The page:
The Thinking 

Hell and Happiness

June 24, 2012


DANIEL S. writes:

According to American researchers, societies in which the belief in a literal Hell is accepted as the norm have a lower level of crime than those that eschew damnation and divine punishment for a universalist Heaven. The lesson to be taken away from this study is that there are consequences for one’s theology. Moralistic therapeutic deism leads to a spiritually and morally slothful society that thinks it can do “minor sins” because they are no large matter and God, being a little more then a cosmic nice guy or some impersonal spiritual force, will forgive and overlook. Traditional theology (both Christian and non-Christian) on the other hand emphasis divine justice, of which Hell plays a central role in, and thus demands a far greater accountability from men. If only our modern literary critics would have read Dante’s Inferno with a bit more sobriety.

Laura writes:

Hell is the only criminal justice system that works.

                                           — Comments —

Ibitsaam writes:

Did you know that there is no concept of hell in African traditional religions?

 Laura writes:

That’s one thing primitive Africans have in common with modern liberals.

Jeff W. writes:

In church this morning, we sang the hymn “Holy Ground” which contains the line “I know there are angels all around.”

In response to that, I remembered a verse from “A Mighty Fortress is Our God” and I thought, “‘This world with devils filled’ is more like it.”

 Daniel S. writes:

As far as Hell itself in concerned, I think C.S. Lewis says it best:

There is no doctrine which I would more willingly remove from Christianity than this, if it lay in my power. But it has the full support of Scripture and, specially, of Our Lord’s own words; it has always been held by Christendom; and has the support of reason. If a game is played, it must be possible to lose it. If the happiness of a creature lies in self-surrender, no one can make that surrender but himself (though many can help him to make it) and he may refuse. I would pay any price to be able to say truthfully ‘All will be saved.’ But my reason retorts ‘Without their will, or with it?’ If I say ‘Without their will’ I at once perceive a contradiction; how can the supreme voluntary act of self-surrender be involuntary? If I say ‘With their will,’ my reason replies ‘How if they will not give in?’ [The Problem of Pain, HarperCollins, 1996, pages 119-120]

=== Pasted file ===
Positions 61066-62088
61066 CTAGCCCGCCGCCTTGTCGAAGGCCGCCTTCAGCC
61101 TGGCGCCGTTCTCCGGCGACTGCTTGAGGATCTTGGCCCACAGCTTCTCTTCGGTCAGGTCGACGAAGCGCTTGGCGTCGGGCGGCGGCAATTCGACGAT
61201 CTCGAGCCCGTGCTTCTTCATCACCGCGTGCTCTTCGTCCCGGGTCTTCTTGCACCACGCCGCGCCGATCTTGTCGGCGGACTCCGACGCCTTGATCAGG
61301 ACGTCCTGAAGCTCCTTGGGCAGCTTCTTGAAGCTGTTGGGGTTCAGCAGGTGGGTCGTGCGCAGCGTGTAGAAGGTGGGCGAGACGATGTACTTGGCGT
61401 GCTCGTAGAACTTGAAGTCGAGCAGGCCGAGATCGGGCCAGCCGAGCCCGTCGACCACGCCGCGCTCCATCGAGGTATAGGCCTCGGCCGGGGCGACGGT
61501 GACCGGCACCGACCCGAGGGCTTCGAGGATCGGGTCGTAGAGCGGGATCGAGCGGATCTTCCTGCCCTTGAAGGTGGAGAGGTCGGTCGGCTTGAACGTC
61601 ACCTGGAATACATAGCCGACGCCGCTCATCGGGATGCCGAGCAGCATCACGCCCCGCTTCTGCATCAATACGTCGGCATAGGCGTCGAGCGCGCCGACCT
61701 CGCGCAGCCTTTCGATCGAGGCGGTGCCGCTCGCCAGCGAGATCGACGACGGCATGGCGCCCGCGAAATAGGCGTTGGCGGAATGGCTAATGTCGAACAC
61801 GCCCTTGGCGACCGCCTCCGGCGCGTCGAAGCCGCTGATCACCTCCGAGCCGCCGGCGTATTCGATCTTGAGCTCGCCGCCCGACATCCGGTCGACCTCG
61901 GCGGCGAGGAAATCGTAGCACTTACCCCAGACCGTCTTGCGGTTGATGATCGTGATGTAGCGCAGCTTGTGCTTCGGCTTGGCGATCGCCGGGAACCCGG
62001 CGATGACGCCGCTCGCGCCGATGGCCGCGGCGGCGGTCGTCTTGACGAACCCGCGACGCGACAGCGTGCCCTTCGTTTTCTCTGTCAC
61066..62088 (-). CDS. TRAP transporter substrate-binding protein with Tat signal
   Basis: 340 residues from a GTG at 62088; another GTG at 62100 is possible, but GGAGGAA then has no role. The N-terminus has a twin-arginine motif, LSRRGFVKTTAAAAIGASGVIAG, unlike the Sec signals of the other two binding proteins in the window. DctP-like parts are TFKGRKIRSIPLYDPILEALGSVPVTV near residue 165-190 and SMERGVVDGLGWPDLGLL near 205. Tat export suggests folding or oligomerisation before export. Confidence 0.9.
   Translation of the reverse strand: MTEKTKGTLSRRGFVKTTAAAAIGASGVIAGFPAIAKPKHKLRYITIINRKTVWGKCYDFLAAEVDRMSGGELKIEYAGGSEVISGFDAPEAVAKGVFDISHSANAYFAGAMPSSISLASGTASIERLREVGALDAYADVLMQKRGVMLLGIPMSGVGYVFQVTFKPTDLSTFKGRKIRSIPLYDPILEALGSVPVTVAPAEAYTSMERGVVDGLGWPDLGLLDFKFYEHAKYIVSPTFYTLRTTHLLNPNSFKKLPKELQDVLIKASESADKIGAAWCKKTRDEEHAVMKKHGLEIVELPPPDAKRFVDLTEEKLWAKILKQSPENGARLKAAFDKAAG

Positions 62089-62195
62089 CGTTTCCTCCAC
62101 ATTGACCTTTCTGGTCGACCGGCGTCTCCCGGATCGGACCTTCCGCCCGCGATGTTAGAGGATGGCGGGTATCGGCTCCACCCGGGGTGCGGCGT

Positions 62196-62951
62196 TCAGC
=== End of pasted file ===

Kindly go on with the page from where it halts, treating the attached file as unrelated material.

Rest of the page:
Somewhere else Lewis once remarked that there are two types of people, those who say to God, ‘Thy will be done’ and those to whom God says, ‘Thy will be done.’

Mary writes:

Never hurts to remember what Lewis’s Uncle Screwtape had to say about Hell:

Obviously you are making excellent progress. My only fear is lest in attempting to hurry the patient you awaken him to a sense of his real position….He must not be allowed to suspect that he is now, however slowly, heading right away from the sun on a line which will carry him into the cold and dark of utmost space….You will say that these are very small sins; and doubtless, like all young tempters, you are anxious to be able to report spectacular wickedness. But do remember, the only thing that matters is the extent to which you separate the man from the Enemy. It does not matter how small the sins are provided that their cumulative effect is to edge the man away from the Light and out into the Nothing. Murder is no better than cards if cards can do the trick. Indeed the safest road to Hell is the gradual one—the gentle slope, soft underfoot, without sudden turnings, without milestones, without signposts,

Your affectionate uncle,


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